The Liberal Case against Same-Sex Marriage Prohibitions

Peter Brian Barry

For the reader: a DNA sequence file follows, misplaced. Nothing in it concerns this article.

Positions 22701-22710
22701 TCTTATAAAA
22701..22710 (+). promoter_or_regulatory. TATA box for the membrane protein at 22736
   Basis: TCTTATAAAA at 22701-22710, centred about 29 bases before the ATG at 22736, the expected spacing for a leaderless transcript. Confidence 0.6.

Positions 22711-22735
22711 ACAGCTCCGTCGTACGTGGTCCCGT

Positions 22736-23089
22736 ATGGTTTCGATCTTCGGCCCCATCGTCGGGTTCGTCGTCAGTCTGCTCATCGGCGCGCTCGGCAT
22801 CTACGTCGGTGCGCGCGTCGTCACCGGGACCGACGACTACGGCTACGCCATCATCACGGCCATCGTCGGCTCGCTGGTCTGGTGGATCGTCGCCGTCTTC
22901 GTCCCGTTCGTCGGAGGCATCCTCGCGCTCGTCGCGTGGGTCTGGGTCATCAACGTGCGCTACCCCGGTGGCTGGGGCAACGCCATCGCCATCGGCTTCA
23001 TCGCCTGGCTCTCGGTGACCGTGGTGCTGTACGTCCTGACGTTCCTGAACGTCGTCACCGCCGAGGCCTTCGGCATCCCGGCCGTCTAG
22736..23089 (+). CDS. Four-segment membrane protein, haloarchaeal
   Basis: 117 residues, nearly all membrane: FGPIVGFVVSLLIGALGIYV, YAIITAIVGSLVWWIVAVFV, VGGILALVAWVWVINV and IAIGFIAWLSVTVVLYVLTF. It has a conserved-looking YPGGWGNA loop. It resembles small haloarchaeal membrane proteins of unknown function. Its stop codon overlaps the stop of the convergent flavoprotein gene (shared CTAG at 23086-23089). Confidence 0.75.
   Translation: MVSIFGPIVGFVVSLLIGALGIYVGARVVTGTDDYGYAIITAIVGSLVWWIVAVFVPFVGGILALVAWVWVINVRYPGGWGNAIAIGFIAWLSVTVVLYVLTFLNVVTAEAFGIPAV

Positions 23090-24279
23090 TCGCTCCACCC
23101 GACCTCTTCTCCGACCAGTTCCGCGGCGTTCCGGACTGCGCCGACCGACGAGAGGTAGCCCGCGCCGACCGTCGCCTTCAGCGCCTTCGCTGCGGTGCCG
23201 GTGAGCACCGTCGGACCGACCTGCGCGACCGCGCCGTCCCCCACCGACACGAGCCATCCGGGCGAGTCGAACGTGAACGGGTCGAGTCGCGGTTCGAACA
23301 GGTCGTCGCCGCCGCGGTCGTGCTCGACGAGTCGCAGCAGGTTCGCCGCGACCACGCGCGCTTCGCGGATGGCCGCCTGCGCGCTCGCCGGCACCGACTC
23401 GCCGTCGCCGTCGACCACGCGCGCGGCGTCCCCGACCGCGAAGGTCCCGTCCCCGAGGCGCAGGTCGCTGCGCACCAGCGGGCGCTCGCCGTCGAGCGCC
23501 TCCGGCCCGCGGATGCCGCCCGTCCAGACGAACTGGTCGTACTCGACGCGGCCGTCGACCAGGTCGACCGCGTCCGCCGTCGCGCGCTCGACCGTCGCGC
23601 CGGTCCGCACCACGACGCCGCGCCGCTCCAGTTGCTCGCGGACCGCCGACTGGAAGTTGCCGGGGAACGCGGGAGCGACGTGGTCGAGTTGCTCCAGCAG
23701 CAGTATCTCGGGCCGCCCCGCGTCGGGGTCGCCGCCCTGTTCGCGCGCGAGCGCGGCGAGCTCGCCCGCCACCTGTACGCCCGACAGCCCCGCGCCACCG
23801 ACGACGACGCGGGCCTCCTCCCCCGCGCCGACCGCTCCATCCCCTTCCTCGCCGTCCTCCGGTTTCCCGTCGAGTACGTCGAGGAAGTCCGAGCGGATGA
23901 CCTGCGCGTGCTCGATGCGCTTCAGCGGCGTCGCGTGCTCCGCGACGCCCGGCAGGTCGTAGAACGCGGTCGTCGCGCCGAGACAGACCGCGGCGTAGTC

Experience suggests that most legal philosophers and ethicists are not surprised to be told that liberal states cannot permissibly prohibit same-sex marriage (henceforth: SSM). It is somewhat less clear what the appropriate liberal strategy is, and should be, in defense of this thesis. Rather than defend SSM directly, I proceed indirectly by arguing that SSM prohibitions are indefensible on liberal grounds. First, I articulate a principle that has roots in constitutional law that I dub the “Rational Basis Principle,” a principle intended to capture a constitutive commitment of liberalism: a commitment to liberty. The Rational Basis Principle condemns liberty-limiting legislation as indefensible unless that legislation bears a reasonably conceivable rational relationship to a legitimate state interest. I then argue that while SSM prohibitions limit liberty, they bear no reasonably conceivable rational relationship to anything that a liberal would regard as a legitimate state interest. Accordingly, same-sex marriage prohibitions are rightly dismissed as illiberal.

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